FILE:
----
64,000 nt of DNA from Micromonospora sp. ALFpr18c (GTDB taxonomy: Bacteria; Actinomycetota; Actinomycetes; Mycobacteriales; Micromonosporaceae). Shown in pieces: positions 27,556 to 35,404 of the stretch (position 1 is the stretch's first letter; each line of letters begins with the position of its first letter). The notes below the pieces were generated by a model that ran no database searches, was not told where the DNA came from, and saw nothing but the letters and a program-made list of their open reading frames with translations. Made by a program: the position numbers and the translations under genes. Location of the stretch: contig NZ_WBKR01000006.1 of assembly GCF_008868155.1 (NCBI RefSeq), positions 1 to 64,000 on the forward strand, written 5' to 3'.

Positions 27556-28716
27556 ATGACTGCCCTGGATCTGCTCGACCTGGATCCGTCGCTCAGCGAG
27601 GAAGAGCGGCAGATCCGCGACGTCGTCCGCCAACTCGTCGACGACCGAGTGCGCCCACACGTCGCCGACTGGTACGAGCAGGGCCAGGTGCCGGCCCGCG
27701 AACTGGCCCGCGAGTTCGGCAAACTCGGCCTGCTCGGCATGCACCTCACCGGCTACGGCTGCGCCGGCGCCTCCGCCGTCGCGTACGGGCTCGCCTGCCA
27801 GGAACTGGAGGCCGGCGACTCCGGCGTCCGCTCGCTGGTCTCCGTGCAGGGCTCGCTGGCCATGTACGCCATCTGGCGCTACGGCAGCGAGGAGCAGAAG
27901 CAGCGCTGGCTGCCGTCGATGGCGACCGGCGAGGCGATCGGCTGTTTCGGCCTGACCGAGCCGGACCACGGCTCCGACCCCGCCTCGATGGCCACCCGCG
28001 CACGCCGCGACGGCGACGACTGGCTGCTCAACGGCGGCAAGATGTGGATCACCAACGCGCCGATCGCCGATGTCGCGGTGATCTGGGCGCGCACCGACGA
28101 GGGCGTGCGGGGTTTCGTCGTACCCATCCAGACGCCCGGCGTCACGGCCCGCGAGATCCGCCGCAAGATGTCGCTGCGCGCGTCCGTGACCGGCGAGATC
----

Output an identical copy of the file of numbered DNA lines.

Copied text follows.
64,000 nt of DNA from Micromonospora sp. ALFpr18c (GTDB taxonomy: Bacteria; Actinomycetota; Actinomycetes; Mycobacteriales; Micromonosporaceae). Shown in pieces: positions 27,556 to 35,404 of the stretch (position 1 is the stretch's first letter; each line of letters begins with the position of its first letter). The notes below the pieces were generated by a model that ran no database searches, was not told where the DNA came from, and saw nothing but the letters and a program-made list of their open reading frames with translations. Made by a program: the position numbers and the translations under genes. Location of the stretch: contig NZ_WBKR01000006.1 of assembly GCF_008868155.1 (NCBI RefSeq), positions 1 to 64,000 on the forward strand, written 5' to 3'.

Positions 27556-28716
27556 ATGACTGCCCTGGATCTGCTCGACCTGGATCCGTCGCTCAGCGAG
27601 GAAGAGCGGCAGATCCGCGACGTCGTCCGCCAACTCGTCGACGACCGAGTGCGCCCACACGTCGCCGACTGGTACGAGCAGGGCCAGGTGCCGGCCCGCG
27701 AACTGGCCCGCGAGTTCGGCAAACTCGGCCTGCTCGGCATGCACCTCACCGGCTACGGCTGCGCCGGCGCCTCCGCCGTCGCGTACGGGCTCGCCTGCCA
27801 GGAACTGGAGGCCGGCGACTCCGGCGTCCGCTCGCTGGTCTCCGTGCAGGGCTCGCTGGCCATGTACGCCATCTGGCGCTACGGCAGCGAGGAGCAGAAG
27901 CAGCGCTGGCTGCCGTCGATGGCGACCGGCGAGGCGATCGGCTGTTTCGGCCTGACCGAGCCGGACCACGGCTCCGACCCCGCCTCGATGGCCACCCGCG
28001 CACGCCGCGACGGCGACGACTGGCTGCTCAACGGCGGCAAGATGTGGATCACCAACGCGCCGATCGCCGATGTCGCGGTGATCTGGGCGCGCACCGACGA
28101 GGGCGTGCGGGGTTTCGTCGTACCCATCCAGACGCCCGGCGTCACGGCCCGCGAGATCCGCCGCAAGATGTCGCTGCGCGCGTCCGTGACCGGCGAGATC